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Comparison of the effects of potassium fertilizer on the yield, potassium content and quality of 22 different vegetable and agricultural crops

  • D. J. Greenwood (a1), T. J. Cleaver (a1), Mary K. Turner (a1), J. Hunt (a1), K. B. Niendorf (a1) and S. M. H. Loquens (a1)...

Summary

Sixty-one experiments with 15 levels of K fertilizer in the presence of excess N and P fertilizer were carried out on adjacent sites of the same field. Yield was always related to level of K fertilizer by a ‘diminishing returns’ type curve, and a derived equation, which defined relative responsiveness in terms of a single parameter, fitted the data for each crop very satisfactorily. Although the responsiveness of many of the crops was similar there were marked differences and the optimum levels of K (defined as the level at which a further 10 kg/ha increased yield by 1%) varied from 0 to 360 kg/ha, depending on the crop. Responsiveness was largely independent of the plant family to which the crop belonged, but was related to the mean plant weight atharvest; the larger the weight the less reponsive the crop. No general relation existed between responsiveness and duration of growth.

The % K in the dry matter of leaves (including stems) at harvest of crops receiving the optimum levels of K fertilizer was mainly determined by the family. It was generally between 0·9 and 1·1 for the Amaryllidaceae, between 1·1 and 1·2 for the Leguminosae and between 1·9 and 2·5% for the Cruciferae. The difference between the % K in the dry matter with the optimum level of K fertilizer and that with no fertilizer was proportional to responsiveness. Percentage K at harvest was a good indicator of the extent to which crop growth was restricted by lack of potassium.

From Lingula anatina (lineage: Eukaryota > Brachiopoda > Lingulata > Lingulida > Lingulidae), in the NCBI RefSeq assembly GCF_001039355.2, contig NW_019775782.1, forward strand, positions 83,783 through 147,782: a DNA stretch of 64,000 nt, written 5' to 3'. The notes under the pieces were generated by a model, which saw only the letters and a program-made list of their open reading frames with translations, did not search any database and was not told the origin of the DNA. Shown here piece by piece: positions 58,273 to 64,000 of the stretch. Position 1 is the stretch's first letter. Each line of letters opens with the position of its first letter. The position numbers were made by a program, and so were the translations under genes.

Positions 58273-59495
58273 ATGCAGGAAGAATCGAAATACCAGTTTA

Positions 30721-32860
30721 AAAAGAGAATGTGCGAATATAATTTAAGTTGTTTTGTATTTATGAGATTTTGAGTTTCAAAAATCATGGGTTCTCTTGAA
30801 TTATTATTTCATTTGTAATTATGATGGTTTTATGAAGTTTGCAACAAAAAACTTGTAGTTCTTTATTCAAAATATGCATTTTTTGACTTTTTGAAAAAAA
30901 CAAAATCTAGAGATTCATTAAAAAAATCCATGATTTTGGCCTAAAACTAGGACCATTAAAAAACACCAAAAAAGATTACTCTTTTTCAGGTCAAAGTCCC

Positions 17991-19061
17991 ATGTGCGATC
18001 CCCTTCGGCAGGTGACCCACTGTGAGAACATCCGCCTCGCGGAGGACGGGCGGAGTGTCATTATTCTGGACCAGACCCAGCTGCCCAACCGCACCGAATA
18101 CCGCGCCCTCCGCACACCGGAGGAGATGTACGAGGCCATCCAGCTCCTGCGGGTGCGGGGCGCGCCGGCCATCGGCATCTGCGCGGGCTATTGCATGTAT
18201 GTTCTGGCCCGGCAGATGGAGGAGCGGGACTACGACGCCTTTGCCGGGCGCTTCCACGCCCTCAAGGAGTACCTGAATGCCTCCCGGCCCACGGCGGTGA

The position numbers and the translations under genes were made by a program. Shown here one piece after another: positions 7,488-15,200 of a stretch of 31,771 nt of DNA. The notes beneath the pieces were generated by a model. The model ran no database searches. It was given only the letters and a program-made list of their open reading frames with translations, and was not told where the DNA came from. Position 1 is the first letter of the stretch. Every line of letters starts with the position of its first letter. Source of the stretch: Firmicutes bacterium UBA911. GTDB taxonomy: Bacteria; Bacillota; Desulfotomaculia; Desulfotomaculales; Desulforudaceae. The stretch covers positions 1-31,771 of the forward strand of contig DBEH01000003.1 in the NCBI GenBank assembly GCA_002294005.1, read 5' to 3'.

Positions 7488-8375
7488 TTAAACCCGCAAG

At harvest crops receiving the optimum levels of K fertilizer contained between 29 and 220 kg/ha of K, but uptake increased asymptotically to a maximum as K applications were raised to higher levels. Maximum uptake for nearly all crops was almost double the uptake with the optimum fertilizer application.

Percentage recovery of 100 kg/ha of added K fertilizer varied between 8 and 70%, roughly in proportion to the total crop dry weight, which varied between 1 and 15 t/ha.

Effects of level of K fertilizer on crop quality were also measured and over the practical range of applications the effects were generally small.

The differences between the K requirements of crops are discussed and it is argued that the responsiveness of one crop relative to that of another would be expected to be similar on a range of soils.

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References

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The Journal of Agricultural Science
  • ISSN: 0021-8596
  • EISSN: 1469-5146
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